Paul McCartney review, O2 Arena, London: A vibrant time-tunnel that saw the former Beatle put no step wrong

The musician promised a ‘celebration’ and that's precisely what he delivered

Jacob Stolworthy
Monday 17 December 2018 13:49
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The show was a carefully curated time tunnel of Beatles tracks, Wings gems and solo favourites
The show was a carefully curated time tunnel of Beatles tracks, Wings gems and solo favourites

You could forgive Paul McCartney for wanting to retire from live shows. For more than five decades, the musician has been ricocheting from venue to venue – and yet, at 76, he continues to do so with as much apparent fervour as when he was a fresh-faced youth fronting The Beatles.

His tour-closing performance at London’s O2 Arena exceeds three hours with a set spanning “new ones, old ones, and in between ones”. It’s a carefully curated time tunnel of Beatles tracks, Wings gems and solo favourites, during which the showman, casually kitted out in a bomber jacket and jeans, puts no step wrong.

McCartney promises a “celebration” and that’s precisely what he delivers. The opening chord of “A Hard Day’s Night” kicks things off, serving as the ultimate rabble-rouser for an audience clearly in awe. He whams at his guitar to Sixties ditties “All My Loving” and “From Me to You”, brings tears to eyes via White Album stand-out “Blackbird”, and croons away behind a piano for epics “Maybe I’m Amazed” and “Hey Jude.”

Even tracks from his most recent chart-topper, Egypt Station, receive a deservedly warm response. Released this autumn, his first record in five years features numerous crowd-pleasers (see: “Fuh You” and “Come On to Me”) that tonight serve as a necessary reprieve from the welcome, if overwhelming, onslaught of classics.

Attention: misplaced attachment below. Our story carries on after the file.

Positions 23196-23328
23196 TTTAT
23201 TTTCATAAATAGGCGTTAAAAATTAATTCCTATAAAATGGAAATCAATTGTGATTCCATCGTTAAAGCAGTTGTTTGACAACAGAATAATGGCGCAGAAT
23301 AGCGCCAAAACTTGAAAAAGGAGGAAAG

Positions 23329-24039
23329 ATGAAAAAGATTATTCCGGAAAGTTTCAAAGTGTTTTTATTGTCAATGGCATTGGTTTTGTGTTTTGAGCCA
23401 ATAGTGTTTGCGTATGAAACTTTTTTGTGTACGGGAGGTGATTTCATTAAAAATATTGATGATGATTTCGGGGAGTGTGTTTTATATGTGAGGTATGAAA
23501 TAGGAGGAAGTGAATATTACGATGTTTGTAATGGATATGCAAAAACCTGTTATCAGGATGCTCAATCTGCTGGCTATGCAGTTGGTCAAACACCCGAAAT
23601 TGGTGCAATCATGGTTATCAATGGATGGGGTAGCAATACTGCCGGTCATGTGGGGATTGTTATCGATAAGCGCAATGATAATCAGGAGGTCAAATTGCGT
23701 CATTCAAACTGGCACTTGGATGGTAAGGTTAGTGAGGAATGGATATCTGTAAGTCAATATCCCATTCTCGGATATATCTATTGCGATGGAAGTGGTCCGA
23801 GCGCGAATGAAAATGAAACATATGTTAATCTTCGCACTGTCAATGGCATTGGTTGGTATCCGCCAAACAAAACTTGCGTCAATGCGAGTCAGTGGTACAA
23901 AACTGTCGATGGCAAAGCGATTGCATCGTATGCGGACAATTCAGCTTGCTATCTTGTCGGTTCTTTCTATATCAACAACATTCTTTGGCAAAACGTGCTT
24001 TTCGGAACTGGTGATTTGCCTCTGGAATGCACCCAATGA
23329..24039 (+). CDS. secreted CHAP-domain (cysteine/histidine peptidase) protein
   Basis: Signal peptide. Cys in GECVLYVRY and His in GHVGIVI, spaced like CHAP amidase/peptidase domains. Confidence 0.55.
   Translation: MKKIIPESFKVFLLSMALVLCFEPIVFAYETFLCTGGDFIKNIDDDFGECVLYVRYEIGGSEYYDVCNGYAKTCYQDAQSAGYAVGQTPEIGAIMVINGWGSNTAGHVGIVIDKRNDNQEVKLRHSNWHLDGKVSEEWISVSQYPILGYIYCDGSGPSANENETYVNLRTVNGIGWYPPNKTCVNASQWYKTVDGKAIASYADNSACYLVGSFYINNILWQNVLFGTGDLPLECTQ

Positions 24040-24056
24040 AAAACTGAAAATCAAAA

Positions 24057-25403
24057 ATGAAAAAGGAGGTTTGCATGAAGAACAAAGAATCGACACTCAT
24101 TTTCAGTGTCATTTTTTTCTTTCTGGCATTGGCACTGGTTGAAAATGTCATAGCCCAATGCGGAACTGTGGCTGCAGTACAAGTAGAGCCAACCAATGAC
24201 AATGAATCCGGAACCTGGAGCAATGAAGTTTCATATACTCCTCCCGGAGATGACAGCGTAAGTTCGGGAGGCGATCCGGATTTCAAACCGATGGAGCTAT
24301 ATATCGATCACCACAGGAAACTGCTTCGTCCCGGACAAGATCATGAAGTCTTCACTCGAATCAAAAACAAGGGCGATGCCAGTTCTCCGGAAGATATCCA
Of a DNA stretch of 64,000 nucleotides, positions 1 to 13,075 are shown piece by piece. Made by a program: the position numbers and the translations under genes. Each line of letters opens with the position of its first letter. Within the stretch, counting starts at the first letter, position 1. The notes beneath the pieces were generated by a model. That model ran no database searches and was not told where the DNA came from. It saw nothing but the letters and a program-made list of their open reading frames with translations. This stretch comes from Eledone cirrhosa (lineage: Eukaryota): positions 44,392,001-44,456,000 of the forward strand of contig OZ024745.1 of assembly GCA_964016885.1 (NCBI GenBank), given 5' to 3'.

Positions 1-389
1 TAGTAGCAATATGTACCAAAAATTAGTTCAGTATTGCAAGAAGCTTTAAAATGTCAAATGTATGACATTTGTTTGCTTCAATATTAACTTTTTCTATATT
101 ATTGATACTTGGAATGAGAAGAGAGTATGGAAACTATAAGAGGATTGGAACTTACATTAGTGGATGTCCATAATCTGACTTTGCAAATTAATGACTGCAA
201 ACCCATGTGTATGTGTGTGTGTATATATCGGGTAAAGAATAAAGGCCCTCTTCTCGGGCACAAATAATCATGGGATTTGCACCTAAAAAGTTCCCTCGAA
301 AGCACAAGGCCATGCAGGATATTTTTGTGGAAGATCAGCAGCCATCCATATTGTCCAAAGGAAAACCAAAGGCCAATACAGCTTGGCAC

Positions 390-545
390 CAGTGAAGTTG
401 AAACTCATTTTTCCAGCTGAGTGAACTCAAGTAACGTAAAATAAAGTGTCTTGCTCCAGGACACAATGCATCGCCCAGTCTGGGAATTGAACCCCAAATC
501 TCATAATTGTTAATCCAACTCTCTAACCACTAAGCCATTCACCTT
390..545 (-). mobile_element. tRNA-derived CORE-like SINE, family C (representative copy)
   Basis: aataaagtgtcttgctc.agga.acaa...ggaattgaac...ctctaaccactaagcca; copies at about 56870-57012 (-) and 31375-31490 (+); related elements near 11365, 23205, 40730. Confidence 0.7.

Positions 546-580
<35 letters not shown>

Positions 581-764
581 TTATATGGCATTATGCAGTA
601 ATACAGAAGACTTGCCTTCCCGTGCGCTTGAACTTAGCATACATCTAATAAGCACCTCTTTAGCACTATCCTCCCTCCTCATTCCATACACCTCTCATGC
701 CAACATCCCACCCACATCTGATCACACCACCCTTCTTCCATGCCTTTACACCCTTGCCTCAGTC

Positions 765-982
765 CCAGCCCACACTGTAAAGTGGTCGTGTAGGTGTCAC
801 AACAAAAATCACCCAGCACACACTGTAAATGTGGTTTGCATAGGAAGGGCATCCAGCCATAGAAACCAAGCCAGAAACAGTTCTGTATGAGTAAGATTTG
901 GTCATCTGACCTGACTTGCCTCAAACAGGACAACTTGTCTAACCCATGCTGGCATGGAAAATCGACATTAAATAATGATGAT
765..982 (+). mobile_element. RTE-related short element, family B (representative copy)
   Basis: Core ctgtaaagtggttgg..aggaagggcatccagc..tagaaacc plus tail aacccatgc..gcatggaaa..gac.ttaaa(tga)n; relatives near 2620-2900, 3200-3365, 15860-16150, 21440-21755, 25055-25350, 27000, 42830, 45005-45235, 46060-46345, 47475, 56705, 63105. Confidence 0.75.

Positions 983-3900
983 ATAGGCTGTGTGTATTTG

He performs with a vibrancy that belies the fact he’s played the majority of these songs hundreds of times before. Unlike, say, Bob Dylan – whose recent live shows are something of a chore due to his refusal to address the audience – McCartney has one intention: to thrill. He careens about the stage, cheekily winking at select members of the crowd, and still reaches the falsettos he was hitting decades ago. Even after all these years, his voice shows surprisingly little sign of wear.

See the gallery below for pictures by Aaron Parsons Photography

It’s his generous willingness to reel off anecdotes about musical icons of old that truly sets this show apart, telling tales about John Lennon, Eric Clapton and Jimi Hendrix, to name but a few (recalling, for instance, how Hendrix performed the Sgt Pepper’s title track at a live show just three days after it was released in 1967). The crowd – which includes Emma Thompson, Harry Styles and Geri Halliwell – has the air of a church congregation, all gathered to worship their idol. But any rock star coolness is rather endearingly cancelled out by his dad jokes. “Brings me back,” he quips after conducting a cacophony of cheers from the women in the crowd.

The evening’s biggest surprise arrives when McCartney welcomes Ringo Starr and Rolling Stone guitarist Ronnie Wood onto the stage for a rollicking encore performance of “Get Back”. The trio flash grins at one another as they enjoy their jamming session – albeit one in front of 20,000 people – that’s delightfully capped with a sea of embraces. It’s an early Christmas gift for all, and one that McCartney follows with the rare, and rather timely, deployment of festive favourite “Wonderful Christmastime”, accompanied by the Capital Children’s Choir. It’s the apex of a show that will never be forgotten.

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